Saturday, May 28, 2016

Blessings From Harriett Henry

I received a beautiful email that I felt compelled to share with you. It made my day!
 
 
 
Greetings Miss Estelle,
I just wanted to write to tell you how much I enjoyed your lovely Modern Day Victorian blog. I am a 68 year old teacher from El Paso, Texas who loves reading, history, and gardening.
Your blog is really beautiful, and I so much like your emphasis on the noble cultivation of those qualities that make a lady regardless of the time period.
Again, thank you for the pleasure you give to all who visit your blog, and for the work you are doing with young women.  I have tried to do the same work with my own granddaughter, and I will be sharing your blog with her.
Blessings upon you and yours,
Harriett Henry

Tuesday, May 24, 2016

Servants at Hearthside House

Andrew and Marie Jackson, were the only servants, that we know , were in employment at the Hearthside House in the early 1900's. Andrew was Mr. Talbot's butler while his wife, Marie was the Talbot's cook.






I enjoy keeping the life of the Talbot Family alive along with their servants. You can't tell one story without the other.




Tuesday, May 3, 2016

Etiquette of the Hand-Written "Thank You Note"


Many people underestimate the power of the hand-written thank you note. Some think it is better to send an immediate e-mail or simply say thanks in person. But, a hand-written note is the ideal way to show your appreciation. With the ever-growing popularity of technology, the art of writing an “old-school” note is being lost. It may seem daunting and maybe a bit archaic to pick up a pen and a stationery card, but just remember these tips and you’ll soon be a pro.


  • Hand write the thank you note. Don’t just apply these tips to your e-mail thank-yous. Although it would be easier to send an e-mail or type a letter, a handwritten thank you note is the most sincere and appreciated form of gratitude. The extra effort goes a long way.
  • Buy stationery. Embossed cards with complementary envelopes look much better than folded notebook paper stuffed in a plain envelope. You don't have to splurge on embossed or monogrammed stationery from a specialty store. You can find decent sets at office supply stores and online.
  • Personalize it. Not just in the personalized stationery, but in what you actually say. If you’re going to see the person in the future, refer to the event and say you’re looking forward to it. If the person gave you a silver picture frame, don’t simply thank them for it, but add, “I plan on using the frame for a wedding picture in my living room.”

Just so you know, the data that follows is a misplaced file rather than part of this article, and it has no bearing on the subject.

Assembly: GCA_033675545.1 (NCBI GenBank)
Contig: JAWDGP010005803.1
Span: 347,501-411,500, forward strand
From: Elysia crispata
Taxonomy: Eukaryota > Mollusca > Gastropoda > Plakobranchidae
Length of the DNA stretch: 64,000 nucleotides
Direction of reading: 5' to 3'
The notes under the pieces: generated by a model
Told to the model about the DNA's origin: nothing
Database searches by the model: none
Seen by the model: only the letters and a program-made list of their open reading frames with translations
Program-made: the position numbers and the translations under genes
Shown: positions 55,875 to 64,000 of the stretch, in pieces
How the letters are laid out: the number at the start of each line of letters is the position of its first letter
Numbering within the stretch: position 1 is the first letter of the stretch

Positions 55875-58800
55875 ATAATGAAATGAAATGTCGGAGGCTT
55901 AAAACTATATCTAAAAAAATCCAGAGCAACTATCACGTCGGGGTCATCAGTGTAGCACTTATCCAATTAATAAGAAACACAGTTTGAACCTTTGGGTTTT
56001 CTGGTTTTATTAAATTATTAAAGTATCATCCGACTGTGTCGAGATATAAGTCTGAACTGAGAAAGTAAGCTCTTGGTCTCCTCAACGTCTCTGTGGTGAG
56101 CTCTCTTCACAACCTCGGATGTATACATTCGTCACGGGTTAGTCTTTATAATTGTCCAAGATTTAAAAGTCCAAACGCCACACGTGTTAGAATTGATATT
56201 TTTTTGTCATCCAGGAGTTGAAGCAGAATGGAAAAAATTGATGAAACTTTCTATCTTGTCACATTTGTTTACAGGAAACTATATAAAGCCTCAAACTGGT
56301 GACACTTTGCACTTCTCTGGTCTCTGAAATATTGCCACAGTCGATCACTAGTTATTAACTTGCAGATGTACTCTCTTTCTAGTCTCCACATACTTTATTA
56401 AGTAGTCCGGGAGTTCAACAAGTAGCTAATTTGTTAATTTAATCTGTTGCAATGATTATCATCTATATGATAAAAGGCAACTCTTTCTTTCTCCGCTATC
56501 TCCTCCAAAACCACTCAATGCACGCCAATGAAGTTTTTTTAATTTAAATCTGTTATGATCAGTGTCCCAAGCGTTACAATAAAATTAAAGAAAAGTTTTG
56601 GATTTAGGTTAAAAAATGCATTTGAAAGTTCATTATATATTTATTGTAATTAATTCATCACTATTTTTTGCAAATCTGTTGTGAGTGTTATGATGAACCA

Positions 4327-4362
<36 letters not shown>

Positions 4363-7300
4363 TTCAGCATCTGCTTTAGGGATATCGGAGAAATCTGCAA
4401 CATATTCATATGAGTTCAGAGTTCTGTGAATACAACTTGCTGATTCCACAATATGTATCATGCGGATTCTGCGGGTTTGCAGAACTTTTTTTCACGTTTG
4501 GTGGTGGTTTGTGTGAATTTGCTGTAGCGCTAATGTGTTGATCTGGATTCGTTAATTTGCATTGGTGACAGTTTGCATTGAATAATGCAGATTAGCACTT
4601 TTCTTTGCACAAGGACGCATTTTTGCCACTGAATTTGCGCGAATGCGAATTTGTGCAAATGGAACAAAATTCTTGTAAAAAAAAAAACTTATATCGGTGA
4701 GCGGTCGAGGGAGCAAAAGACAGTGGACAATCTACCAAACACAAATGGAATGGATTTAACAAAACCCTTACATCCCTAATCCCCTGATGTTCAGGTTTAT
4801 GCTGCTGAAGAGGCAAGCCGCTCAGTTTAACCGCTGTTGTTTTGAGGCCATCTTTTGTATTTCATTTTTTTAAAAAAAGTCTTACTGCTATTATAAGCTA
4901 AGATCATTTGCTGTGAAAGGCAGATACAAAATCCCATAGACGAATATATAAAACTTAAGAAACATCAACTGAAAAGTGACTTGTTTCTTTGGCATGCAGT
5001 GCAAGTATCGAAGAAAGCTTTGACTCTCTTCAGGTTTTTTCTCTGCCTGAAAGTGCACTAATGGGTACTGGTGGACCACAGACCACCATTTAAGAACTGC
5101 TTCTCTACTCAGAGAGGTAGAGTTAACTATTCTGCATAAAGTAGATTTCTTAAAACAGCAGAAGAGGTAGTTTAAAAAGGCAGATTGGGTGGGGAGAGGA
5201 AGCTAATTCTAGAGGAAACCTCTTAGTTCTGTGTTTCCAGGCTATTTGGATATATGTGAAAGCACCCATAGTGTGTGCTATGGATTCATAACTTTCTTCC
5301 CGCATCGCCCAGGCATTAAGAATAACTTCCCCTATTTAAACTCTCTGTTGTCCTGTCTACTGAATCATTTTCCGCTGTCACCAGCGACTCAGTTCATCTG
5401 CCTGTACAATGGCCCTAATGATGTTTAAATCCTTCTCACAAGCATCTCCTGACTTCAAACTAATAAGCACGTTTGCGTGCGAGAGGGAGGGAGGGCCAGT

• Even if it’s late, send a note. Don’t feel embarrassed. It’s better to send a late thank you than none at all.
  • Take your time. An illegible note won’t do much good and neither will one with scratch marks all over it. Use a nice, fine point pen, so the ink won’t bleed or smudge. Traditionally, thank you notes are written in cursive. Sometimes this can look like a mess if your cursive is not up-to-par, so use your best judgment and do what you think looks best.
  • Send thanks for trivial things. Why not? Whether it’s for a casual get-together or for a neighbor who collected your mail and watered your plants while you were gone, a hand-written note is the best way to show your appreciation. It may also ensure that you’ll get the invite or extra help in the future.

  • Don’t exaggerate. Of course you can rave about a gift, but don’t lie about how much you like something. It may be obvious if you say, “The monogrammed soap is the most beautiful thing I have ever seen!” Most likely you’ve seen better, so simply say, “The monogrammed soap was very thoughtful and will be perfect for the powder room.”
  • Don’t be stiff. Show your personality. It’s okay to use humor, sarcasm, or idioms to express yourself, as long as you’re not insulting the gift. If you’re questioning whether you should write a certain joke or phrase, ask yourself if you would say it in-person. Try to maintain the same tone with the person on paper as you would in-person.
  • Don’t refer to specific amounts of money. These might seem like the hardest notes to write, but all you have to say is “I greatly appreciate your generosity. I hope to use the money to…” Just make sure the giver would support your money plans. Your great-aunt may not support a weekend getaway to Vegas, but she would understand a “much-needed vacation.”
  • Don’t ramble. You may want to go on and on about how your new job is going, a family friend you ran into, or that new movie you saw, but don’t. Be concise. It is a thank-you note after all, so stick to the thanks. If you feel like writing more, write them a separate note to fill them in on your life and see how they’re doing.
  • Don’t assume an in-person thanks is enough. If a person went to the trouble of hosting a party or purchasing a gift for you, you surely can take the time to write a note. Make sure to thank the host of a party in-person, but since your thanks may get lost in the excitement, a note is a great addition.
 

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My Victorian Hostess Gown


Honorable Mention:

Costume Contest USA Entry 29.) Dress: Historic Hearthside House Hostess Gown Victorian Costume Contest



Victorian Dress Costume ContestComment by JUDGE Lisa Schnapp: 8/15/2010

"Lovely, glowing creation blended of soft, feminine hues. A stunning gown that embodies Victorian style femininity..."








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